Fasting for Good Health
Fasting, the complete abstention from food and beverages other than water, has been practiced for millennia because of its physical and spiritual benefits, as well as out of necessity in times of food scarcity. Positive effects of fasting include initiating cellular repair, reducing inflammation and lowering blood pressure and glucose. Fasting also increases longevity, prevents cancer and reduces neurodegeneration.
Despite the numerous benefits, people are often reluctant to engage in fasting due to the discomfort of being hungry, the loss of muscle mass when practiced on a prolonged basis and the inconvenience of reduced energy to accomplish daily tasks. A growing body of evidence shows that fasting or restricting calories just 1-2 days per week can jumpstart your metabolism and provide many of the benefits of a longer fast without the unpleasant side effects.
One way to ease into fasting is to choose one or two days per week to refrain from eating. You may eat as much food as you like on the other days of the week but you should, of course, make healthy food choices. For people with a significant amount of weight to lose, fasting every other day is a recommended strategy. This is called intermittent fasting and is a good choice for people who find it difficult to adhere to a low calorie diet. If you follow this routine regularly, hunger will diminish on fast days once your system gets used to it.
Calorie restriction follows the same pattern as intermittent fasting, but instead of abstaining from food entirely, you eat 500 calories 1-2 days per week. You can achieve this by skipping breakfast and only eating in the afternoon and evening, resulting in a fast of approximately 16 hours. Contrary to expectations, research shows that people do not binge on food following a calorie-restricted day, so calorie intake overall is lowered.1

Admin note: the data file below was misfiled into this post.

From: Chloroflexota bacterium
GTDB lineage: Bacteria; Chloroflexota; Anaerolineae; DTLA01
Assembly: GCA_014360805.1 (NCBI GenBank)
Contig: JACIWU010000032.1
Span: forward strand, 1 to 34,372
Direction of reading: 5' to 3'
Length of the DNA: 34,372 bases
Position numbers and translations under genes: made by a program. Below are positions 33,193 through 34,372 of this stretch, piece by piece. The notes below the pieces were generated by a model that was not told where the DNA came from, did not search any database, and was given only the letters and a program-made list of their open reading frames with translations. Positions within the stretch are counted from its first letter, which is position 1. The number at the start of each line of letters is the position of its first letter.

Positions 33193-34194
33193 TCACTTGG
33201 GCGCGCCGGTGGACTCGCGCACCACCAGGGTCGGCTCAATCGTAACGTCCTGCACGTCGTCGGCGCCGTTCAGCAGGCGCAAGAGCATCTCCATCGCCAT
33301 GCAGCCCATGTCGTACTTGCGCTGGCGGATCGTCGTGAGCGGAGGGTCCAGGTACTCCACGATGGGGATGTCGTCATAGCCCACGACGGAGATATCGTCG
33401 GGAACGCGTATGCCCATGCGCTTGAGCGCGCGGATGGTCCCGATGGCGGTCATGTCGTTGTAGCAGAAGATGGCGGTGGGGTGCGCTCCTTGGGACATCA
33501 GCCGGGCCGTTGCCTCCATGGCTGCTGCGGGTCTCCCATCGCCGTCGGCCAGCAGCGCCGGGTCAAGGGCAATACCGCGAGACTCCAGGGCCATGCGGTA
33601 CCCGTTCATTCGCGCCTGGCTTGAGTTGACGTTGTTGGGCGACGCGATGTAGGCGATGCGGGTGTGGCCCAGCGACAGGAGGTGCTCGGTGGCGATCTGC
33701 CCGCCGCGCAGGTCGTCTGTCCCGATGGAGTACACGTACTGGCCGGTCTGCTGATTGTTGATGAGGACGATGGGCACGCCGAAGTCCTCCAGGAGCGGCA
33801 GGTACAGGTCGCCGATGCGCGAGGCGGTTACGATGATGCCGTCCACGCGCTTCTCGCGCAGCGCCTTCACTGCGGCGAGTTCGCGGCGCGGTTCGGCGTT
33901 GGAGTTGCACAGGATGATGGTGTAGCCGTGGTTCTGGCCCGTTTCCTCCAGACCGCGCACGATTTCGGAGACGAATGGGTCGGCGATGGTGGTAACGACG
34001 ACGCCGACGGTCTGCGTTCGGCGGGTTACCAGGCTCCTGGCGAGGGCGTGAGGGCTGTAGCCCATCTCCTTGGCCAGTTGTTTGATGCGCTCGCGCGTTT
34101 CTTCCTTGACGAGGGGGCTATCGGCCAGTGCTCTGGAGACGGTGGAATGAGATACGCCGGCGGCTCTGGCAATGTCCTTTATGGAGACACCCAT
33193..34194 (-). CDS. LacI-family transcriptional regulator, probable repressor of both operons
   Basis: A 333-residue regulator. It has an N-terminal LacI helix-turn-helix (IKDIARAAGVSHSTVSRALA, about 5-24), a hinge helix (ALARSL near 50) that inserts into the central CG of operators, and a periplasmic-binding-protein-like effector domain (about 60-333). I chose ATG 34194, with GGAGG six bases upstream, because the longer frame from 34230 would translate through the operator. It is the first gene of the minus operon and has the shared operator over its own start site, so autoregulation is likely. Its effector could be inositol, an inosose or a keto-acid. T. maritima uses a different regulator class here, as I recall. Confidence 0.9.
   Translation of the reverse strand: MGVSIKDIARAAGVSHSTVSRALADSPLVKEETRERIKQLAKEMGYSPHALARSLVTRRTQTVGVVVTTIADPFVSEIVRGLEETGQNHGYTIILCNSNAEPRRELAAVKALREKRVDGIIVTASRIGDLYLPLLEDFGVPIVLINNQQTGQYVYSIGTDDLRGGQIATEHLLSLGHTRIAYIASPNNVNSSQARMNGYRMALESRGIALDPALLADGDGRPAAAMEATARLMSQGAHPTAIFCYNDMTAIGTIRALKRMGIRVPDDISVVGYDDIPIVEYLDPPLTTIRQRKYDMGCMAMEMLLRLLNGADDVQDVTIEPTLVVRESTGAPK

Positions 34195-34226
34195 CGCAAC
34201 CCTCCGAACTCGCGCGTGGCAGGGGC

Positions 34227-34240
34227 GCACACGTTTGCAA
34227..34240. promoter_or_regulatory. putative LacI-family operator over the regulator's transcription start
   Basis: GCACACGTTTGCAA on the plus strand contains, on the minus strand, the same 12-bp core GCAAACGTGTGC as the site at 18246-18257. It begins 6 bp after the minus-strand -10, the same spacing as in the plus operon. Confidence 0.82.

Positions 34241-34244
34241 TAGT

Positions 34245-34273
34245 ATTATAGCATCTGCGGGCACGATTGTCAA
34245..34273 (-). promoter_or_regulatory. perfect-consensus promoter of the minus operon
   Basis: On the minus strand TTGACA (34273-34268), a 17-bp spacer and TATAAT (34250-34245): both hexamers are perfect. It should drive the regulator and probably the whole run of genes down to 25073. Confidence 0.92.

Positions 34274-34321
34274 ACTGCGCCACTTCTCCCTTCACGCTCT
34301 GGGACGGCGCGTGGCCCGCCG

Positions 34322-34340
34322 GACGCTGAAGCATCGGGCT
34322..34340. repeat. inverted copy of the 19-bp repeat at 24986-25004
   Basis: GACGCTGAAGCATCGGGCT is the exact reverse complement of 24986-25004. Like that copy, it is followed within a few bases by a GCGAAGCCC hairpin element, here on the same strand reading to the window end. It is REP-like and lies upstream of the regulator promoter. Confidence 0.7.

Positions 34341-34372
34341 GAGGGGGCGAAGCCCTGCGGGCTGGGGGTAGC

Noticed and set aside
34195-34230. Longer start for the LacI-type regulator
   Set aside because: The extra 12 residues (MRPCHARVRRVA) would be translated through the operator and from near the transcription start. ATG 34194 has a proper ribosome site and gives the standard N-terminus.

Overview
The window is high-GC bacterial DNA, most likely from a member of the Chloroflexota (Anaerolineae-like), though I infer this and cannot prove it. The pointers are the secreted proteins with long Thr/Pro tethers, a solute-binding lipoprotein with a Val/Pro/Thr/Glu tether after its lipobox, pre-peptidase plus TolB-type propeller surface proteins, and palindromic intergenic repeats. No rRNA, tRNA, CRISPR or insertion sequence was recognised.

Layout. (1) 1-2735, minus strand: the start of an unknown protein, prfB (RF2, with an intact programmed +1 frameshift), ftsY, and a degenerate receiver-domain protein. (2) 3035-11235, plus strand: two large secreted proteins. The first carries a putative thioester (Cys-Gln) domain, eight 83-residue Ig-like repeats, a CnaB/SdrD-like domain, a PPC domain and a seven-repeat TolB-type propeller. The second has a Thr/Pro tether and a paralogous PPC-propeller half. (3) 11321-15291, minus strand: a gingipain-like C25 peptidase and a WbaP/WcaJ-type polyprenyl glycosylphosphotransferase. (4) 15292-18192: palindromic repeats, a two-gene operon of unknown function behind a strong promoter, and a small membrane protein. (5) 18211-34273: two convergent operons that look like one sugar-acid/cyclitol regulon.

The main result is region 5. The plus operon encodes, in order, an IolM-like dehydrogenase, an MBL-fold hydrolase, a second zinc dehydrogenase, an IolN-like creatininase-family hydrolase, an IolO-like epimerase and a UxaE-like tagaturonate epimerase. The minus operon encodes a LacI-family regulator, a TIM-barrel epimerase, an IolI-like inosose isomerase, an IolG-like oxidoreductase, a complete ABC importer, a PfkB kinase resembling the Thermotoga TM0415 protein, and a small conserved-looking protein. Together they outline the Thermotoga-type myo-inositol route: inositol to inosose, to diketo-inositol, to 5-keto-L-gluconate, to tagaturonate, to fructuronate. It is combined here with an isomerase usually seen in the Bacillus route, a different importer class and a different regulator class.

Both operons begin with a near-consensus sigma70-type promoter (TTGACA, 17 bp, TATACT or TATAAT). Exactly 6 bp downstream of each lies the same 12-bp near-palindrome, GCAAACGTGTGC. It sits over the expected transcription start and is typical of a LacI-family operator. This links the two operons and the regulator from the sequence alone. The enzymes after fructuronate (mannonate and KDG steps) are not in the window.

Short-term fasts induce a mild stress response which is beneficial to the body, unlike chronic uncontrolled stress. It is likened to plants producing more antioxidants when they are exposed to drought. In humans, the changing nutritional conditions result in less visceral fat, increased human growth hormone and lowered inflammatory markers such as homocysteine and C-reactive protein. This translates into a higher resting metabolic rate and less foundation for disease.
Intermittent fasting is safe to undertake without supervision for generally healthy adults. People in weakened states of health should not fast without first consulting a health care practitioner.
Dr. Jessica Needle is a naturopathic doctor practicing at Optimal Health Center in Palm Desert and can be reached at (760) 568.2598.
Reference: 1) Klempel MC et al, Nutr J. 2010 Sep 3;9:35. doi: 10.1186/1475-2891-9-35.